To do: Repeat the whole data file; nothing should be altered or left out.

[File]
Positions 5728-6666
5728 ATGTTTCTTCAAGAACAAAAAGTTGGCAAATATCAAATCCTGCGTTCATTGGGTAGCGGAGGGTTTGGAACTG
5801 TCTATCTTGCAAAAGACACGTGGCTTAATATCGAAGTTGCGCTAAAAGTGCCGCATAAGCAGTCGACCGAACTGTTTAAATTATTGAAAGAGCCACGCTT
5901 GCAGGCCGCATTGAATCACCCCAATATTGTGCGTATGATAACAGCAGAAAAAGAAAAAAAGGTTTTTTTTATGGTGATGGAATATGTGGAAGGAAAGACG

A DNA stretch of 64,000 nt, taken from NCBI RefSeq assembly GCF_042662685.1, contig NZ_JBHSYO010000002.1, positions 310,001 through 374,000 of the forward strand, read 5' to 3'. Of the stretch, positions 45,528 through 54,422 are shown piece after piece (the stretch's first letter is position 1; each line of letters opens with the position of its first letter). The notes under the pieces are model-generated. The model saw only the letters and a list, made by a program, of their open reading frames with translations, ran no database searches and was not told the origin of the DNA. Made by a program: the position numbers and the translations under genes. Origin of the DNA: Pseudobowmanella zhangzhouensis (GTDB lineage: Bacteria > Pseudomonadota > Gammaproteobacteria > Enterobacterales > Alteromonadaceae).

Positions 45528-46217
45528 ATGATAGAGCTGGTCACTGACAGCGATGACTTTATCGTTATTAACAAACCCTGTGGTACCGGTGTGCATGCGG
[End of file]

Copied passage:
Positions 5728-6666
5728 ATGTTTCTTCAAGAACAAAAAGTTGGCAAATATCAAATCCTGCGTTCATTGGGTAGCGGAGGGTTTGGAACTG
5801 TCTATCTTGCAAAAGACACGTGGCTTAATATCGAAGTTGCGCTAAAAGTGCCGCATAAGCAGTCGACCGAACTGTTTAAATTATTGAAAGAGCCACGCTT
5901 GCAGGCCGCATTGAATCACCCCAATATTGTGCGTATGATAACAGCAGAAAAAGAAAAAAAGGTTTTTTTTATGGTGATGGAATATGTGGAAGGAAAGACG

A DNA stretch of 64,000 nt, taken from NCBI RefSeq assembly GCF_042662685.1, contig NZ_JBHSYO010000002.1, positions 310,001 through 374,000 of the forward strand, read 5' to 3'. Of the stretch, positions 45,528 through 54,422 are shown piece after piece (the stretch's first letter is position 1; each line of letters opens with the position of its first letter). The notes under the pieces are model-generated. The model saw only the letters and a list, made by a program, of their open reading frames with translations, ran no database searches and was not told the origin of the DNA. Made by a program: the position numbers and the translations under genes. Origin of the DNA: Pseudobowmanella zhangzhouensis (GTDB lineage: Bacteria > Pseudomonadota > Gammaproteobacteria > Enterobacterales > Alteromonadaceae).

Positions 45528-46217
45528 ATGATAGAGCTGGTCACTGACAGCGATGACTTTATCGTTATTAACAAACCCTGTGGTACCGGTGTGCATGCGG